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A familiar and true story


The Rev’d Canon Bruce Boase reflects upon forgiveness lessons learnt, as part of this month’s #AprilAngel campaign

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Many years ago, when we were first married, my wife and I lived a life of bliss. So we thought. Well of course it was. We were new to this marriage thing, but it did not seem hard. We both recognised that we had to learn a few things about each other, but we could do that – not a problem. We lived in bliss. Of course the ‘learning about each other’ turned out to be a little more complicated than we both thought. I had certain ways that, for whatever reason, had become a part of my behaviour. Little things like whether or not to fold clothes and what to do about toilet seat – that sort of thing. My wife had different views about these things and many other things. We were learning.

One day, naturally, the learning process turned into a big argument. As is mostly the case, during the course of this argument things got heated and some things were said that firstly, were not true, secondly, ought never have been said and thirdly, were definitely not helpful to either cause. The outcome was that I left for work with tension in the air still very thick.

I worked with a person who was a very good friend. I unloaded onto him all of my woes and cares about my relationship with my wife. To his credit, my friend did not take sides. He was an older man and in my eyes, full of wisdom. My friend thought for a while and then offered this ‘solution’. He said to me, “You could go to the florist and get a bunch of flowers and turn up at home and give them to your wife and beg for forgiveness. You will be welcomed and all will be forgiven. Trust me.”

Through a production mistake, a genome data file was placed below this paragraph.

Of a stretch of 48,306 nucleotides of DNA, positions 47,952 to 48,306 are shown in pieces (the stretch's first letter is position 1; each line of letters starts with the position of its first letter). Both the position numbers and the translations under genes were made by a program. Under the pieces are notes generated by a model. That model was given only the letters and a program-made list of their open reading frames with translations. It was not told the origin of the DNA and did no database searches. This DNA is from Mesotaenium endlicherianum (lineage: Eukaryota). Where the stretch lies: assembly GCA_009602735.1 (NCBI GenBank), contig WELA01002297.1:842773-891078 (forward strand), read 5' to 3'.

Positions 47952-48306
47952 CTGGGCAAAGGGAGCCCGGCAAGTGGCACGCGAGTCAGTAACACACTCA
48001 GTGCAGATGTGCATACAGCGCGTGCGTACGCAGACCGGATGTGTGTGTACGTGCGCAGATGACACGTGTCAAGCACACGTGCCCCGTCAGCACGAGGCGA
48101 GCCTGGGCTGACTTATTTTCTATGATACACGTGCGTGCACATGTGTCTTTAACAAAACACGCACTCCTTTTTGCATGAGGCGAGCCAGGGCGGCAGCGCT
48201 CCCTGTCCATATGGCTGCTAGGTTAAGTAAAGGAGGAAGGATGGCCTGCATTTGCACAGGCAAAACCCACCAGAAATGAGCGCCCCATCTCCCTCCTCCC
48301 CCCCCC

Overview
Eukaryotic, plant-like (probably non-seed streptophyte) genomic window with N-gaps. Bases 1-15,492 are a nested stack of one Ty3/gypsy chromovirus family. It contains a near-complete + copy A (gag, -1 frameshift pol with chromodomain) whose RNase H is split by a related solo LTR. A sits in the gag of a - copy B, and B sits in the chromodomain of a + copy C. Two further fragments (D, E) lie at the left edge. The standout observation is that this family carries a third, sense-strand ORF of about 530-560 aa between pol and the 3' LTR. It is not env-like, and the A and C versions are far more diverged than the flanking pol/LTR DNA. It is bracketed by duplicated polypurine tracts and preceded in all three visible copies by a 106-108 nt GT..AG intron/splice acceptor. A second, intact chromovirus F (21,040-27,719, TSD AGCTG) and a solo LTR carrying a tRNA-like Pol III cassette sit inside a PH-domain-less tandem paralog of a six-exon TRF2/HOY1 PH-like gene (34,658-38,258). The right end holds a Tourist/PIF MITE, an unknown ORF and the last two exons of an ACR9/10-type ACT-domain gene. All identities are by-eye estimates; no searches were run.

Here was a messenger, or at least someone trying to train a messenger, to be a bringer of forgiveness. Here was someone in whom I trusted giving me a way out. I did not try his suggestion, mainly because I could not afford flowers, and I told him this. He then said, “Well, you could just say I’m sorry and then seek a hug. This may not be comfortable, but it does achieve what you both want. It would be welcomed by your wife, I’m sure.”

Of course it worked. Forgiveness was immediately forthcoming from both of us. We were both welcomed into each other’s arms again. We have been married now for forty five years.

In Jesus’ parable about the Prodigal Son, the truth had to be faced. There was no other way. The embrace from the Father was all the welcome the Son needed. The embrace from the Father was there before anything else.

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